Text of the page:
Board to vote on UD police department

Senior Safety Officer and UD alum David “Super Dave” LeMire stands in front of a new CSO patrol car in 2014. Photo by of Elizabeth Kerin

On Friday, Oct. 20, the Board of Trustees will vote on a proposal to create a police department on the University of Dallas campus, according to Dr. John Plotts, Vice President of Student Affairs.

After the sale of Tower Village, the university added $125,000 to its security budget.

This money had previously been used to pay off-duty Irving police officers to patrol Tower Village for added security.

Since the university no longer owns the complex, it is looking for ways to reallocate those funds within the campus safety budget.

In 2016, the university voted to opt out of the Texas state law which allowed concealed handguns on college campuses.

In the wake of this decision, the administration is concerned about the level of protection on campus in the event of an armed threat, Plotts said.

The proposed police department would be combined with the current Campus Safety Office, with six police officers and six campus safety officers.

Police officers would respond to calls on campus, as well as adjacent properties like Tower Village and, in the future, the Enclave at Northgate housing development.

They would also be able to take action to enforce the speed limit on Northgate Drive.

CSO officers would retain many of their current duties, like securing athletic events.

Dallas police officers have been hired in the past for campus events like Groundhog and Oktoberfest, where alcohol is served.

The funds for this have historically come out of the budget for the event.

While the university could potentially save money by having their own officers at events, the university would have to pay them higher salaries than CSO officers, as well as overtime for event security.

If approved, the department would be located where the Student Leadership and Activities Center is currently.

The SALC would move to Upstairs Haggar along with other student organizations.

When they vote on Friday, the board will have to consider whether this decision is the best use of funds, as well as what impact the addition of a police station will have on a campus that prizes its tight-knit community.

“I’m really conflicted,” junior printmaking major Anna Fojut said. “I feel that I would be concerned [about] setting up a branch of the Irving police department here. It seems like it would be in a way violating what is a very private institution, but that might not be the case. If it were more money [spent] that would make no sense because it seems CSO is sufficient.”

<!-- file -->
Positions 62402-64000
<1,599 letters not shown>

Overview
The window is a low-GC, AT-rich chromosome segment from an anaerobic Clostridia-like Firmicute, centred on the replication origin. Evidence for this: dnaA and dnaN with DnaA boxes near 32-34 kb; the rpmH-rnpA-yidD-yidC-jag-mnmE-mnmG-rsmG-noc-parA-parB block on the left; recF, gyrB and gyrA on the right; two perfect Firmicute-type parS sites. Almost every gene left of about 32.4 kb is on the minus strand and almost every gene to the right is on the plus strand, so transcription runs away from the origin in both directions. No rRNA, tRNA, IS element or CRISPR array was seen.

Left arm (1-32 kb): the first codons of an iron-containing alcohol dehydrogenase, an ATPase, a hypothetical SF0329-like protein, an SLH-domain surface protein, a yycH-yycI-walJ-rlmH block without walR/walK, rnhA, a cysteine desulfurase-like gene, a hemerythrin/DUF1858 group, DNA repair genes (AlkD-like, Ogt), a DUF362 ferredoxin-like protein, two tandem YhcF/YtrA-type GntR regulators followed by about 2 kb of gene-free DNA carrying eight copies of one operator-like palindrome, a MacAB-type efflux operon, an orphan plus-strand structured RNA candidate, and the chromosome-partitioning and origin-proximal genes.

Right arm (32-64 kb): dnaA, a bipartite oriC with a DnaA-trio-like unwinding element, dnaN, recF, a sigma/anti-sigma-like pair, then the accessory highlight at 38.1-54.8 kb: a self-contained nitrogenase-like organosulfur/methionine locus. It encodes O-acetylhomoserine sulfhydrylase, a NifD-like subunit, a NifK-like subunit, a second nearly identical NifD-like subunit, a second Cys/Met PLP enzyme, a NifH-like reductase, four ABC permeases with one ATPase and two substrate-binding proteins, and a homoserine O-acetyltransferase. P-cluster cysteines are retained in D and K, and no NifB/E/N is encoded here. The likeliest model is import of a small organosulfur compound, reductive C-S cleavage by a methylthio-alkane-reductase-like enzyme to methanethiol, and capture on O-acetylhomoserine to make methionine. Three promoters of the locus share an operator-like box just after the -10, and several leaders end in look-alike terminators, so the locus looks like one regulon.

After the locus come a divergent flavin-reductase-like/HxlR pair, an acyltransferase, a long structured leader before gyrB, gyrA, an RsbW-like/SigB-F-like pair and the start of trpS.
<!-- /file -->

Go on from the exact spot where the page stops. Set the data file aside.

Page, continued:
A police presence on campus may concern students who have been affected by President Trump’s announcement of his intentions to roll back protections for Deferred Action Childhood Arrivals (DACA).

With the introduction of Texas Senate Bill 4, commanding officers cannot prevent police from asking detainees about their legal status. The Irving Police Department has a policy that requires any officer who asks a detainee about legal status to ask the same questions in all similar encounters, in order to prevent racial profiling.

Earlier this year, President Thomas Keefe issued an email to the student body explaining the university’s stance regarding this decision.

As the President of the University of Dallas, I want to assure you all that the university will continue to support all of our students,” Keefe said in the email. “…We stand with our bishops in urging our representatives to establish a just and legal resolution of the standing of these young people. We offer support and prayers for these youth, their families, friends and colleagues.”

“Regarding DACA, I feel that campus security should be conscious and aware that we have undocumented students,” politics major Guadeloupe Torres said. “[They] should let them know that they’re safe and take measures to protect their rights too, and inform security about it.”

Meanwhile, a CSO officer who chose to remain anonymous shared his own view of the proposal.

“I have mixed feelings about it. I believe that it may be an expense that we really don’t need. I’m just trying to figure out what their function would be as opposed to what the current officers do.” the CSO officer said. “We’re not exactly a high crime campus like UNT [University of North Texas] or SMU [Southern Methodist University] where there would be a certain need for officers. But the biggest problem we’ve ever had here is maybe one student had a little too much beer to drink, and you know, that’s kind of to be expected.”

Mary Spencer and Valeria Reyna contributed to the reporting of this article.



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